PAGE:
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Meeting #95, March 29th, 1pm PT


Alex Fry
Kevin Wheatley
Scott Dyer
Nick Shaw

Lars Borg
Daniel Brylka
Chris Clark
Christopher Jerome
Zach Lewis
Thomas Mansencal
Jeffrey D Mathias
Carol Payne
Pekka Riikonen

Meeting Notes

  • Nick Shaw: My DCTL and GLSL implementations are a couple of steps behind the Blink. They are still at v31. When I originally posted my shader implementation of the DRT for Baselight it had a placeholder inverse, which was only the curve. I've now added a full inverse. But is has some Nan-type artifacts. The code is derived from the DCTL, and should be functionally identical, so I haven't yet found what's happening. The DCTL has a NaN check at the end that just sets NaNs to black. But we should really investigate what might cause them.
  • Kevin Wheatley: Daniele raised concerns over performance. Have you seen that?
  • Nick Shaw: It maintains 1080p25 on my 2019 16" Intel MacBook Pro, so I haven't noticed performance issues. And it's not optimized at all yet. It would be good if others could test different Baselight systems. The other thing I realized while working on the GLSL was that our current approximation of the intersection of the compression vector with the gamut boundary is calculated using the J-axis intersection and the pixel JM value, and that gives a slightly different result for the compressed and uncompressed pixel values. So the inverse gamut compression doesn't use quite the same value. Finding the exact intersection of a straight line and a gamma curve is complex, but we don't need an exact value, as the gamma curve is only an approximation of the gamut shape. I came up with a new version that calculates the intersection only from the J-axis intersect and the slope, so is identical in both directions.
[Nick showed his Desmos plot of the alternative approach]
  • Alex Fry: It would be interesting to see how good a match it is to the real boundary.
  • Nick Shaw: I think the difference is negligible. It is just exactly the same in both directions rather than almost the same. The real boundary is close to the gamma approximation for most hues, but I think around h=0 it bends a bit more, and we are still using the same gamma. Does that have any affect on the rendering being better for some hues than others?
  • Kevin Wheatley: Hue of zero has a b value of zero. We need to be sure our atan2 function handles that properly and consistently on all systems. Also atan2 normally gives you Radians, which we then convert to Degrees. It's then converted back to Radians when we use it later. And that can lose precision. Degrees are only useful for people. Removing the two conversions would help. Also Radians go from -Pi to +Pi, not 0 to 360. We need to be sure that's handled correctly.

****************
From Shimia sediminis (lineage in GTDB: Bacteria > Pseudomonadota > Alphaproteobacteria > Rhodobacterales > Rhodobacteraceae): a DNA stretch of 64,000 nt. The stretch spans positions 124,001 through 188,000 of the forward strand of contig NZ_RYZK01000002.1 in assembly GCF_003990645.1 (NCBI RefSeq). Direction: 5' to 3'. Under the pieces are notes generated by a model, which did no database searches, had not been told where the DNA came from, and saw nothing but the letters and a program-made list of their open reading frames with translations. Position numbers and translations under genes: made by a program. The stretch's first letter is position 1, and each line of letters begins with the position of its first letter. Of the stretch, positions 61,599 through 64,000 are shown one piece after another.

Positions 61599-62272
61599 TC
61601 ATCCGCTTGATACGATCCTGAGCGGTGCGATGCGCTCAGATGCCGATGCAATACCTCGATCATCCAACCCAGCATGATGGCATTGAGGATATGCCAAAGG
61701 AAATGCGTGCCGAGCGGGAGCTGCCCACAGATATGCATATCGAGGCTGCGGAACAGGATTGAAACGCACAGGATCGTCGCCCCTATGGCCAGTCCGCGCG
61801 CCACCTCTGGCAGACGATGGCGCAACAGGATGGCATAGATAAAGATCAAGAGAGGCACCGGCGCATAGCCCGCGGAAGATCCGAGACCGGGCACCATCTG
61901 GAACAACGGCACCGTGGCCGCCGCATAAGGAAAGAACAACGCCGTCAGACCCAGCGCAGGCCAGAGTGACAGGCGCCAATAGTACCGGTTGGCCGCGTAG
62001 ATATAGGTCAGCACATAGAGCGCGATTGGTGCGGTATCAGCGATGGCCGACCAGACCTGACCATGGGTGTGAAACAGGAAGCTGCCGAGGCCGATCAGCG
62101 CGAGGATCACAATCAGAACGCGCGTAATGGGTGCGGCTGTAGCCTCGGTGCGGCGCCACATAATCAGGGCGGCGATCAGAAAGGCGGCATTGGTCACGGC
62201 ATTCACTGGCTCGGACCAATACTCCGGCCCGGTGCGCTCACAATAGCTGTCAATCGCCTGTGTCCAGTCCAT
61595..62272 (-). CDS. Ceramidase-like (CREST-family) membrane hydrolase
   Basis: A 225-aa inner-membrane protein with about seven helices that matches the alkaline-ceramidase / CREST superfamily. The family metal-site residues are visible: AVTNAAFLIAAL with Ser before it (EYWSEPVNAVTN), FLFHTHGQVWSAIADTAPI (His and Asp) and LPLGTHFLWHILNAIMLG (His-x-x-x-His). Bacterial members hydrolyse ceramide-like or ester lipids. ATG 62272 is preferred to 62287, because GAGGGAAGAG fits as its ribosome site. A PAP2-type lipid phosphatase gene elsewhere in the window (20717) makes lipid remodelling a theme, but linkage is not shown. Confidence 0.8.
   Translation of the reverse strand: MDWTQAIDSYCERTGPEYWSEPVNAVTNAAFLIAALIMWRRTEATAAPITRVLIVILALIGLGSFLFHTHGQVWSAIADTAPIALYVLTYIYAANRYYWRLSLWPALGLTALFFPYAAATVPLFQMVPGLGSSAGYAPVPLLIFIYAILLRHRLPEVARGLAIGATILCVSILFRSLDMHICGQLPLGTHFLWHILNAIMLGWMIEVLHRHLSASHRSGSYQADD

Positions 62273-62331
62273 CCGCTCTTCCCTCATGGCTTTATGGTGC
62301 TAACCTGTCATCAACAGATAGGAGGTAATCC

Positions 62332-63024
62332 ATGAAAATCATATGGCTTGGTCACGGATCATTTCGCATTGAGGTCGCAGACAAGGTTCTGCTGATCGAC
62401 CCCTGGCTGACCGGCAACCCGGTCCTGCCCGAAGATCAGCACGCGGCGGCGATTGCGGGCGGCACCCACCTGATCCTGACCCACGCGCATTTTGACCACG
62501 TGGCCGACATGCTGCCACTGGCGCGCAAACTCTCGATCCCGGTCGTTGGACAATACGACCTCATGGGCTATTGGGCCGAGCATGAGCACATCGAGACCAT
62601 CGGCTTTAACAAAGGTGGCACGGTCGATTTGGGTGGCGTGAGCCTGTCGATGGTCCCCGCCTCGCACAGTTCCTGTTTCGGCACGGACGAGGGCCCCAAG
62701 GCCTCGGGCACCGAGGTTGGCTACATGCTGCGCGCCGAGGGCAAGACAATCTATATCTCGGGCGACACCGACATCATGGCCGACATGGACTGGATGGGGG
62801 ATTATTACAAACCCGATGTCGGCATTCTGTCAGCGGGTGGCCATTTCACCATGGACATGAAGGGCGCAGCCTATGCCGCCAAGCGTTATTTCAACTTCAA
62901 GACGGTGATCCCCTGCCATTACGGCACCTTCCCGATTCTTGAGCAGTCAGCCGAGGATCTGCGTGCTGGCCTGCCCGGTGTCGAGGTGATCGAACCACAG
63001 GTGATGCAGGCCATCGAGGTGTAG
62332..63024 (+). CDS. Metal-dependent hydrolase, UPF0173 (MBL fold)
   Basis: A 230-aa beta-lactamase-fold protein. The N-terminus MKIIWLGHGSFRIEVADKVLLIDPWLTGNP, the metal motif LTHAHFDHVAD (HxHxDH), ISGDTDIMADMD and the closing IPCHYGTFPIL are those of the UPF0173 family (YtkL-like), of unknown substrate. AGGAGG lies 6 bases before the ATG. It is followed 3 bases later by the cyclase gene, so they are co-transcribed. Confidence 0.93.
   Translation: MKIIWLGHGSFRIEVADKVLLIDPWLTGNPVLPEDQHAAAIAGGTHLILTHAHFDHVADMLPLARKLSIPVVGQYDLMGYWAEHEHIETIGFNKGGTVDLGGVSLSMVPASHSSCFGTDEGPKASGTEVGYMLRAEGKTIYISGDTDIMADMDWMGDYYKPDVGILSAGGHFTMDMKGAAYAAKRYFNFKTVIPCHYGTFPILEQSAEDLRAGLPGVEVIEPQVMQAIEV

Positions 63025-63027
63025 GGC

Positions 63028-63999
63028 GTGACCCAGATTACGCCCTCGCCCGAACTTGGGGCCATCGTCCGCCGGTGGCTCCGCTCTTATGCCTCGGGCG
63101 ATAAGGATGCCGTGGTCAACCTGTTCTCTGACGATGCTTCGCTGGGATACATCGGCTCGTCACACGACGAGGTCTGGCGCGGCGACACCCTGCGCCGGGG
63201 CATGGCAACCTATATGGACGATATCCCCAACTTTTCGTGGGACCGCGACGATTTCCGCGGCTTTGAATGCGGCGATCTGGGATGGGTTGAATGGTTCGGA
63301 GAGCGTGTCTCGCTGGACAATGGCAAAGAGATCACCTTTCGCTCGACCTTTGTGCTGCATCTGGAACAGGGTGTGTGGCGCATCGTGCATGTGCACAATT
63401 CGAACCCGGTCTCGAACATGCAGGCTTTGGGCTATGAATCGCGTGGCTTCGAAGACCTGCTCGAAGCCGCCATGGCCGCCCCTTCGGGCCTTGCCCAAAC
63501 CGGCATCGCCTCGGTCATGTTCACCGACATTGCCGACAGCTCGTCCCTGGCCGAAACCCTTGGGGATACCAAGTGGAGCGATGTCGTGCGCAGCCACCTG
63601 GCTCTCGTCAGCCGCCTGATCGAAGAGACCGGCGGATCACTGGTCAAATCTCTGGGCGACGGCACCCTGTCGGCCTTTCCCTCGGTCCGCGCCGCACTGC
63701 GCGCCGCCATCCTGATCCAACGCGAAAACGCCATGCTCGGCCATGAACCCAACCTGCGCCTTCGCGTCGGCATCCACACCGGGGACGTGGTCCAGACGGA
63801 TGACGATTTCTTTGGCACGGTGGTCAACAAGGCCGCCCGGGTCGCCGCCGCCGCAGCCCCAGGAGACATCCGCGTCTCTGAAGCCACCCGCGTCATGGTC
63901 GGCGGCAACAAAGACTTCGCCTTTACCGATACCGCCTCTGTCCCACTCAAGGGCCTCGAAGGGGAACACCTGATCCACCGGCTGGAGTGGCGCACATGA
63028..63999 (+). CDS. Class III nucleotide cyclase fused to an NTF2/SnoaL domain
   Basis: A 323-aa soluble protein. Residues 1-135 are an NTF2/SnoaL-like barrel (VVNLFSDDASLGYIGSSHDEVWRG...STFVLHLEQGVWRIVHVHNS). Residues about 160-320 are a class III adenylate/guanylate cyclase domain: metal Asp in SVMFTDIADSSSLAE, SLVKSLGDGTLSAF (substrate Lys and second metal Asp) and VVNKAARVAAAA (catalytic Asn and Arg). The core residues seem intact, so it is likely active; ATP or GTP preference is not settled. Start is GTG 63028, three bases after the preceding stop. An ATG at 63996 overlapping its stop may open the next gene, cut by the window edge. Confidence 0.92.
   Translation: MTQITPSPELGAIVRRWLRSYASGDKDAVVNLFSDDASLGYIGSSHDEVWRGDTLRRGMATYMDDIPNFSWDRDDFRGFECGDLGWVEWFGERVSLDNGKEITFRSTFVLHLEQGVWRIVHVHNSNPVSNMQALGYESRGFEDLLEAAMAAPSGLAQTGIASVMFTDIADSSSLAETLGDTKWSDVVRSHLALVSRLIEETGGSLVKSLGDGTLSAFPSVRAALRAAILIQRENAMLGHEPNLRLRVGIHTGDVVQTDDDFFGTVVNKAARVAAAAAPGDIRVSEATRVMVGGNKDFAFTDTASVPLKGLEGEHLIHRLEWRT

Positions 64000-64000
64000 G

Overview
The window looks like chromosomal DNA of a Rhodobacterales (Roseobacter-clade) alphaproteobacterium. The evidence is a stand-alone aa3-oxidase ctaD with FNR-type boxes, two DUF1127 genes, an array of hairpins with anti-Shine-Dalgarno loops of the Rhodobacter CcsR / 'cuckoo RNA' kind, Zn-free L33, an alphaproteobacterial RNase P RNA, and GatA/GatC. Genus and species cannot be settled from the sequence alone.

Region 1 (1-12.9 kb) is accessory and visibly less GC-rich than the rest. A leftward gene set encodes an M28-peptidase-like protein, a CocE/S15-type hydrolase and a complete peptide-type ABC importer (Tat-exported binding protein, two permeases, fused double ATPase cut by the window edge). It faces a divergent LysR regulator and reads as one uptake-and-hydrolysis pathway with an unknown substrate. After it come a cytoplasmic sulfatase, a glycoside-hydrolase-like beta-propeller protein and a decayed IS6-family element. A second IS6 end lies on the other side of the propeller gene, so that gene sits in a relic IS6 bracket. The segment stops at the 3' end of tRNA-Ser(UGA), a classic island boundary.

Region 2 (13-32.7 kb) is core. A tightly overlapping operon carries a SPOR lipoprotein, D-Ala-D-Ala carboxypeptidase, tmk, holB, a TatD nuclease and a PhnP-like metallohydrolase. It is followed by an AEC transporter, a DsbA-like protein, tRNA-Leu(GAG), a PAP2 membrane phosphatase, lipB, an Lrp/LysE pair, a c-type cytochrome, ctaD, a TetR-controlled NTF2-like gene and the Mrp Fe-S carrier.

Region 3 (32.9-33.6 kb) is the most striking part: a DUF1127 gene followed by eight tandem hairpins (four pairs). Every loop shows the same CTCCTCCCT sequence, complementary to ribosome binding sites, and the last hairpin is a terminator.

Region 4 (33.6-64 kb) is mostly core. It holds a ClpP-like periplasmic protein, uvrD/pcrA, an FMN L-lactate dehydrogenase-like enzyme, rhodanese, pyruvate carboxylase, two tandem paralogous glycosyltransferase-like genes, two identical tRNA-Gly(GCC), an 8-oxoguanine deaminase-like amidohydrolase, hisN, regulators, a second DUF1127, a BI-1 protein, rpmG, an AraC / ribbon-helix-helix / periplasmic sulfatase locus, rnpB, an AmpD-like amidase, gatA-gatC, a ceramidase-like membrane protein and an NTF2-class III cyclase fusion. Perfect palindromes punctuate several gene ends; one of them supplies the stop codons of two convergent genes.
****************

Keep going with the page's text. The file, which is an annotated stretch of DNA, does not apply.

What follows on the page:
[Pekka then showed his updated rev33 implementation the improved curve match as described in his ACES Central post]
  • Pekka Riikonen: The tone-scaled lightness divided by original lightness of mid grey was different for different peak luminances in v32. In v33 I modified the curves for a match at and below mid grey, as we had before.
  • Nick Shaw: The most important thing is creating a perceptual match between different peak luminances. But should we be careful we're not nulling out differences that should be there due to the model?
  • Pekka Riikonen: The differences aren't from the model. We're doing it with the tone-scale.
  • Kevin Wheatley: I was thinking about something similar. The tone-scale means we're feeding a different image into the model, not a rendered image and asking it to adapt to different targets.
  • Nick Shaw: Is our entry point into the model wrong? Are we tone mapping in the wrong place and then needing to cancel out the effect of that?
  • Kevin Wheatley: I don't think so. Our tone mapping knows about the final target. It's an all in one transform, without the two step rendered image and then target mapping.
  • Pekka Riikonen: Another thing I looked at is different levels of exposure lift. Going from 10 nit grey at 100 nits to 15 nits at 1000 nits seems too much to me. I find that using 0.12 as w_g in the Daniele curve feels a better match for me.
  • Nick Shaw: We said we wouldn't change the value of 15 nits at 1000, because nobody had objected to that.
  • Pekka Riikonen: ACES 1.1 is a more finished image, so for our lower contrast image maybe a lower mid grey is more suitable, and people can add contrast and move grey if they want.
  • Alex Fry: Should we revisit our assumption that we do want to raise the mids with peak luminance?
  • Nick Shaw: Didn't people say they didn't like them being the same in 1.0, so 1.1 raised HDR mids?
  • Alex Fry: There is some disagreement. What do people here think?
  • Nick Shaw: Consumer TVs don't do SDR at 100 nits, so mid grey isn't 10 nits. But PQ may be more accurate, being absolute, so you may well get HDR greys where you specify, meaning HDR could look darker than SDR to home viewers.
  • Kevin Wheatley: We could look at what SDR mids are for consumer TVs.
  • Nick Shaw: Won't a 200 nit BT.1886 display just put mid grey at 20 nits instead of 10?
  • Kevin Wheatley: Depends on flare and display contrast.
  • Pekka Riikonen: 0.12 gives a match to Jed's curve, if that's important.
  • Alex Fry: The SDR match to the average data is the only important match, I think.